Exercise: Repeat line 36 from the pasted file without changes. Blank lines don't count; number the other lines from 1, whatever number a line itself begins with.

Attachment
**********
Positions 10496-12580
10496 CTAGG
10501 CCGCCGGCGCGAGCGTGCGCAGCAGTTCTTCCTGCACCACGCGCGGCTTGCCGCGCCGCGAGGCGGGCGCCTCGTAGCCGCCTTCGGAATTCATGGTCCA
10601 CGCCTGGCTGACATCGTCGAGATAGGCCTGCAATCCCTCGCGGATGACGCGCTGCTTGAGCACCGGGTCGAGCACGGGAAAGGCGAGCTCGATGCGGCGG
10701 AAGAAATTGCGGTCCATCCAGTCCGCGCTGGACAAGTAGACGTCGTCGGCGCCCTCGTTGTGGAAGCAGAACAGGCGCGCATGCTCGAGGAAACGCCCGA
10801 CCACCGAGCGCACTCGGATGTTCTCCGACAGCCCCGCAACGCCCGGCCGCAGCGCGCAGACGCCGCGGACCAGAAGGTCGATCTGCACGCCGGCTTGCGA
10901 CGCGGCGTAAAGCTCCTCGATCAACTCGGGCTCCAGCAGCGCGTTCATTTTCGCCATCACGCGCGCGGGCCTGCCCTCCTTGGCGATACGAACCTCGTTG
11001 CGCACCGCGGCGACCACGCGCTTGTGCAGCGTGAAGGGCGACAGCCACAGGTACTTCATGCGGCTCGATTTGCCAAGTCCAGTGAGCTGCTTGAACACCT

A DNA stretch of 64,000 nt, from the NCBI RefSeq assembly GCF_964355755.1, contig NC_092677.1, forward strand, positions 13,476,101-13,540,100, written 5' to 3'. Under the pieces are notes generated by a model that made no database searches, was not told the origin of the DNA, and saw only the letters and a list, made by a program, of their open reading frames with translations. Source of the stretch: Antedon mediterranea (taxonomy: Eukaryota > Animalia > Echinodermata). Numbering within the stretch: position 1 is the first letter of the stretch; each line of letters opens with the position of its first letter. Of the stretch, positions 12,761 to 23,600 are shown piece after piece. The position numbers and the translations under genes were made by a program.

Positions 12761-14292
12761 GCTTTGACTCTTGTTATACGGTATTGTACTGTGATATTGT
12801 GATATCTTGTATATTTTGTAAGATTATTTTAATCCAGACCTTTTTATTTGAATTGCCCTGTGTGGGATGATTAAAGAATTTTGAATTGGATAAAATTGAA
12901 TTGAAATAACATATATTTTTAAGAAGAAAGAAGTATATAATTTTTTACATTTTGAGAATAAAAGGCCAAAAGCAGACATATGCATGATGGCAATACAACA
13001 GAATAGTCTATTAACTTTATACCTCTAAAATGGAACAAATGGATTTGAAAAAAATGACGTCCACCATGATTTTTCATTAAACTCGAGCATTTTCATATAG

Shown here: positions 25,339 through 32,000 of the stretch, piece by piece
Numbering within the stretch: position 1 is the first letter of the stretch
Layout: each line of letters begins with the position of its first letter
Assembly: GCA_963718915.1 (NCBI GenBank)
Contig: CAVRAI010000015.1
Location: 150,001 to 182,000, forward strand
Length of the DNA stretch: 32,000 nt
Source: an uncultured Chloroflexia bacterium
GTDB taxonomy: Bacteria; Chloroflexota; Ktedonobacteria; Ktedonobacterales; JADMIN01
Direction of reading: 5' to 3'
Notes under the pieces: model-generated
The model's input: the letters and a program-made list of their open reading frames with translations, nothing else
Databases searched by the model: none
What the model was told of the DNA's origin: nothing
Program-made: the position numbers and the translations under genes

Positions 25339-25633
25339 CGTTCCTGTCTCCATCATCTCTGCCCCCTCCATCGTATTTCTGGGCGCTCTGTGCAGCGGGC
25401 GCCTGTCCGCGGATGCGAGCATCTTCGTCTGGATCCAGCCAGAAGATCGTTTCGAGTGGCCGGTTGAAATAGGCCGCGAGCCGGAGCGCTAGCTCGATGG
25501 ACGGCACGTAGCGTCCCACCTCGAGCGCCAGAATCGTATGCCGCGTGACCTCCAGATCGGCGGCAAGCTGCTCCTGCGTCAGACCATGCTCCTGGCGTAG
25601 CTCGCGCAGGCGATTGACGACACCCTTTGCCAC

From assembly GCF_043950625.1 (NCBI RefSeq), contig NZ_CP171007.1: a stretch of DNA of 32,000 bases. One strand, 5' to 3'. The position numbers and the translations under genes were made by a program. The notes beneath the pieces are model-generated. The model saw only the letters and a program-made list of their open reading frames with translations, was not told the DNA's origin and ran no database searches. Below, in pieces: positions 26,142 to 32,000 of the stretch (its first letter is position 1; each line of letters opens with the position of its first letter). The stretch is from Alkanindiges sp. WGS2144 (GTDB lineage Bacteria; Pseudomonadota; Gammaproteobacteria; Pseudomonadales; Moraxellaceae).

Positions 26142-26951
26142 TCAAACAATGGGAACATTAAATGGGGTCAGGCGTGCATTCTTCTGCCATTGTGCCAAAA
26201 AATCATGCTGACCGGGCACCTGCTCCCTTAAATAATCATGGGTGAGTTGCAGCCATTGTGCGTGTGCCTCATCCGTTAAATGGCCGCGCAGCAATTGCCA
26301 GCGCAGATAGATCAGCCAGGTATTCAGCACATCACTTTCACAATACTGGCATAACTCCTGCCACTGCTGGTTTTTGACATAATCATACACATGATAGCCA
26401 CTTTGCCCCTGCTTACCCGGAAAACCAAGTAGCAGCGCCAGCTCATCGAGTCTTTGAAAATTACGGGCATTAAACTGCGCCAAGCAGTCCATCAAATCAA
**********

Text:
Positions 26142-26951